It’s an “impossible figure,” says Michel Leduc, senior managing director of the non-partisan Canadian Pension Plan Investment Board, which stewards the assets for Canadians. While he maintains any province has the legal right to withdraw and start its own pension plan, he urged skepticism of the numeric claims.
If other provinces used the “alternate formula” and demanded their shares be paid out too, he explained, there would be a negative balance by the time Ontario, British Columbia and Alberta left. (Sorry, other provinces.)
While Smith attributed Alberta’s share to the hard work of Albertans, the Lifeworks report itself attributes about 80 per cent of the province’s claimed share to investment income — the amount CPPIB has made by investing contributions, most of that since the 1990s reforms that boosted CPP premiums but also made the pension board a global investment heavyweight.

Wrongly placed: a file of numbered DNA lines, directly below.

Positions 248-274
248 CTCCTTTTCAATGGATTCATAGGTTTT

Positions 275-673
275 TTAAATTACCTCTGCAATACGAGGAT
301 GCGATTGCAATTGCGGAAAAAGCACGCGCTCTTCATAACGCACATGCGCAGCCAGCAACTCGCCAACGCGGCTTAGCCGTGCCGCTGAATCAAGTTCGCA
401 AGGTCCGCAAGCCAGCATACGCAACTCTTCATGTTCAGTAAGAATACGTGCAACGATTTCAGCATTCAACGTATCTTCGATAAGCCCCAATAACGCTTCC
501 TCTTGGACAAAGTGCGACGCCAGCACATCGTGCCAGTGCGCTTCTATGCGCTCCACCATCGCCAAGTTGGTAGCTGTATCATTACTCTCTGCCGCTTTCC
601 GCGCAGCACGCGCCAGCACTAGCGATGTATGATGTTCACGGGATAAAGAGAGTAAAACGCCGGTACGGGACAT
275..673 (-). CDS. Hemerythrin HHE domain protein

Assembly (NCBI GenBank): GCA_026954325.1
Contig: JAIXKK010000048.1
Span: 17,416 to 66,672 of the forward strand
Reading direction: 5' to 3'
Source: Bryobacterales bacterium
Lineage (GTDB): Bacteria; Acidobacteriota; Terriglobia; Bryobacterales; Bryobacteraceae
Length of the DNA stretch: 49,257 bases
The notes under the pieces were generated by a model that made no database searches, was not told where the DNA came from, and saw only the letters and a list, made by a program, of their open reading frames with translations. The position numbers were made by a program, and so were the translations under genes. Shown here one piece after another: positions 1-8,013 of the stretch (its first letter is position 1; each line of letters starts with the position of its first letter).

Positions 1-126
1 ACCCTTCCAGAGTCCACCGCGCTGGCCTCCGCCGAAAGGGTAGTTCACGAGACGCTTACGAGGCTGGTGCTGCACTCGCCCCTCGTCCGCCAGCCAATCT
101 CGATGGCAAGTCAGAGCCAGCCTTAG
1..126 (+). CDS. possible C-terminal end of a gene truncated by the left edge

If Alberta had its pension funds outside that larger pan-Canadian pool, it’s far from a given that it would have performed nearly as well all these decades.
One could hear a scoff in the voice of University of Calgary economist Trevor Tombe as he spoke of the outsized hunk — half! — of the pension pie Alberta believes it deserves. “I think it was a little problematic that the government’s hanging its hat on half the CPP assets, which you think is kind of transparently unreasonable and not going to fly anywhere else in the country,” he said.
In Tombe’s own newly published paper, he estimates Alberta would be more reasonably entitled to 20 or 25 per cent of CPP’s present assets. CPPIB has not worked out its own figure, but Leduc said Tombe’s math is much closer to a realistic figure, though even that may be high.